Coronavirus, the Elderly, and Pregnant Women: How UNFPA Supports the World’s Most Vulnerable Populations
UNFPA has been following the coronavirus outbreak and tracking its effects on the world’s most vulnerable: the elderly, pregnant women, new moms, and newborns.
UNFPA has been working with governments and other UN agencies to combat the coronavirus outbreak while protecting vulnerable populations: the elderly, pregnant women, new moms, and newborns.
COVID-19 has been hitting communities around the world at a devastating rate. As of April 20th, 2020, there have been 2,447,920 cases and 168,500 deaths.
Many public health officials are worried about a dramatic rise of cases in countries or regions where healthcare infrastructure is less robust.
Overwhelmed Health Systems
When healthcare systems are overburdened, as happens during pandemics, sexual and reproductive healthcare is often curtailed while the treatment of acute infections is prioritized.
Some hospitals and clinics have been converted to treat infections. This limits the number of staff available to healthy pregnant women. Further, these women may avoid prenatal care out of fear that they may contract coronavirus at a clinic.
Pregnant with Coronavirus
Women who have coronavirus may find it difficult to find doctors willing to care for them. The novelty of this virus, as well as the fluids present at childbirth, create an increased risk to healthcare workers. These women also face the unknown risks that coronavirus poses to fetuses and newborns.
Whether a pregnant woman has coronavirus or not, their pregnancy carries increased health risks. These women require sensitive care that an overburdened healthcare system may be unable to provide. In situations like these, timely care during obstetric emergencies may be unavailable, threatening the life of mother and baby.
Recommendations to Pregnant Women
There is little information specific to pregnant or nursing women available, but the World Health Organization and UNFPA urge healthcare workers to prioritize pregnant women. They are generally more susceptible to respiratory illnesses than the general population.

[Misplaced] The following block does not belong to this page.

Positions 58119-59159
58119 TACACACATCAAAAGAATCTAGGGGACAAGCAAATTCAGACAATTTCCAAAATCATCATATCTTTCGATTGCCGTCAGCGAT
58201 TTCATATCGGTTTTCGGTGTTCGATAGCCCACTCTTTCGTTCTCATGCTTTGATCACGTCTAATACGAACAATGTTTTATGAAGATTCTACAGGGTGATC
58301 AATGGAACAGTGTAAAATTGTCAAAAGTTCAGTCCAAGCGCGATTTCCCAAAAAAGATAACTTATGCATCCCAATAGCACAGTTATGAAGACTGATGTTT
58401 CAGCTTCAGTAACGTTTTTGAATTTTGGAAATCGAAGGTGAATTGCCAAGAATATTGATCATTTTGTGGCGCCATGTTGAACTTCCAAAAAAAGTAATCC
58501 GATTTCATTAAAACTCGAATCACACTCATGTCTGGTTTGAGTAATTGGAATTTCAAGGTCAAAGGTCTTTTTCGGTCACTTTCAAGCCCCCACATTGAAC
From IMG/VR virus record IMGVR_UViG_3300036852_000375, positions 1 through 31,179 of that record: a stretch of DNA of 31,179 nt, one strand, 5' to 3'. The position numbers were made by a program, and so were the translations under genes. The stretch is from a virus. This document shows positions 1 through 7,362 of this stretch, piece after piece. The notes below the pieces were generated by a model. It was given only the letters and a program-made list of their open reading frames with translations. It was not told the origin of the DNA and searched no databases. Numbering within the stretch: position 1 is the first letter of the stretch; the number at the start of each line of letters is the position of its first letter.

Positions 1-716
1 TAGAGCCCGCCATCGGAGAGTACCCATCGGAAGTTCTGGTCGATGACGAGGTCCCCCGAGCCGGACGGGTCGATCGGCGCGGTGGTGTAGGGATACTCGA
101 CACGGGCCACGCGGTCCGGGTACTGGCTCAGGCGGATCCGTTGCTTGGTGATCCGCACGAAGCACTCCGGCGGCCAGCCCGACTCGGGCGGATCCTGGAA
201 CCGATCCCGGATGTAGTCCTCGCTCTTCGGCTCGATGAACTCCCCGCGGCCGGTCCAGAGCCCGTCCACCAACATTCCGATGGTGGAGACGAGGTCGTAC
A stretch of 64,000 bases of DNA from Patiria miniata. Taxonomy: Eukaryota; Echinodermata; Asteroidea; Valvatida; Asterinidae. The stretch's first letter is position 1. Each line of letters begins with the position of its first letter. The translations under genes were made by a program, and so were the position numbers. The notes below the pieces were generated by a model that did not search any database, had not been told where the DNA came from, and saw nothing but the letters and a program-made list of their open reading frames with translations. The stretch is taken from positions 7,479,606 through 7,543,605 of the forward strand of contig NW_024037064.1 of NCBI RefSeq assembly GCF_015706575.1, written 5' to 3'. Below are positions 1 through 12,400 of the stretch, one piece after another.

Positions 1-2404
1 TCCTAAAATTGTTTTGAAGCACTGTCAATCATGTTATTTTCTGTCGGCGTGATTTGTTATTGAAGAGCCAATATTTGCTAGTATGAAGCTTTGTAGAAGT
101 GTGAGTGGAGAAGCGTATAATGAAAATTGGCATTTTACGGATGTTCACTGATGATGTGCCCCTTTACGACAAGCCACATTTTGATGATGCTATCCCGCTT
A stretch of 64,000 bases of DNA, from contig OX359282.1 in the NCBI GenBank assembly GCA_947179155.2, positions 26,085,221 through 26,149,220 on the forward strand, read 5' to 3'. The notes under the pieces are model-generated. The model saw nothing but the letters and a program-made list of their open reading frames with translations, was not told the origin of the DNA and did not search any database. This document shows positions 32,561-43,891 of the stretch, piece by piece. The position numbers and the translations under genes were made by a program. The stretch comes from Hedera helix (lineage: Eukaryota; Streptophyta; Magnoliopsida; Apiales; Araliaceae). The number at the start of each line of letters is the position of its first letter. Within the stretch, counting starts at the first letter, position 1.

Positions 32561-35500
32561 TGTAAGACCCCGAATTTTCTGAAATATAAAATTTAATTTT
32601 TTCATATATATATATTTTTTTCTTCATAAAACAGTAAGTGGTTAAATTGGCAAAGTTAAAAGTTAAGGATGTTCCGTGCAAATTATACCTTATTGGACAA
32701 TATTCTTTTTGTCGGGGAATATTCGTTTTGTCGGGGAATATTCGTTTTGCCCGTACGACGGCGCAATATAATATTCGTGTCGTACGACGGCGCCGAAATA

In general, pregnant and nursing women should follow the same advice as everyone else to prevent infection – wash your hands often, wear a mask if you’re sick, self-quarantine if you think you have been exposed to the virus, seek medical care in the event of an emergency, and generally, exercise caution and use your best judgment.
New mothers with coronavirus who feel well enough should continue breastfeeding their babies but should wash their hands frequently and wear a face mask around their newborn.
UNFPA has been supporting healthcare workers on the frontlines of the coronavirus by providing critical medical supplies. These supplies will especially aid the elderly during the outbreak, as they are most likely to need hospitalization for coronavirus-related symptoms. In China, UNFPA has made menstrual health products and elderly care products available to people who need them during the quarantine period. Even during times of crisis, women and girls do not stop requiring sexual and reproductive healthcare.
Globally, up to 80% of healthcare workers are women. These women put themselves and their families at risk to ensure that every person has the care they need. In Iran, UNFPA supports healthcare workers as they put in the time necessary to address the outbreak. It is women like them who will ultimately treat patients and bring an end to the outbreak.
UNFPA is monitoring the outbreak and taking precautions with their own staff to prevent further spreading of COVID-19. UNFPA is continuing to provide support to taxed healthcare systems and sexual and reproductive healthcare whenever and wherever possible.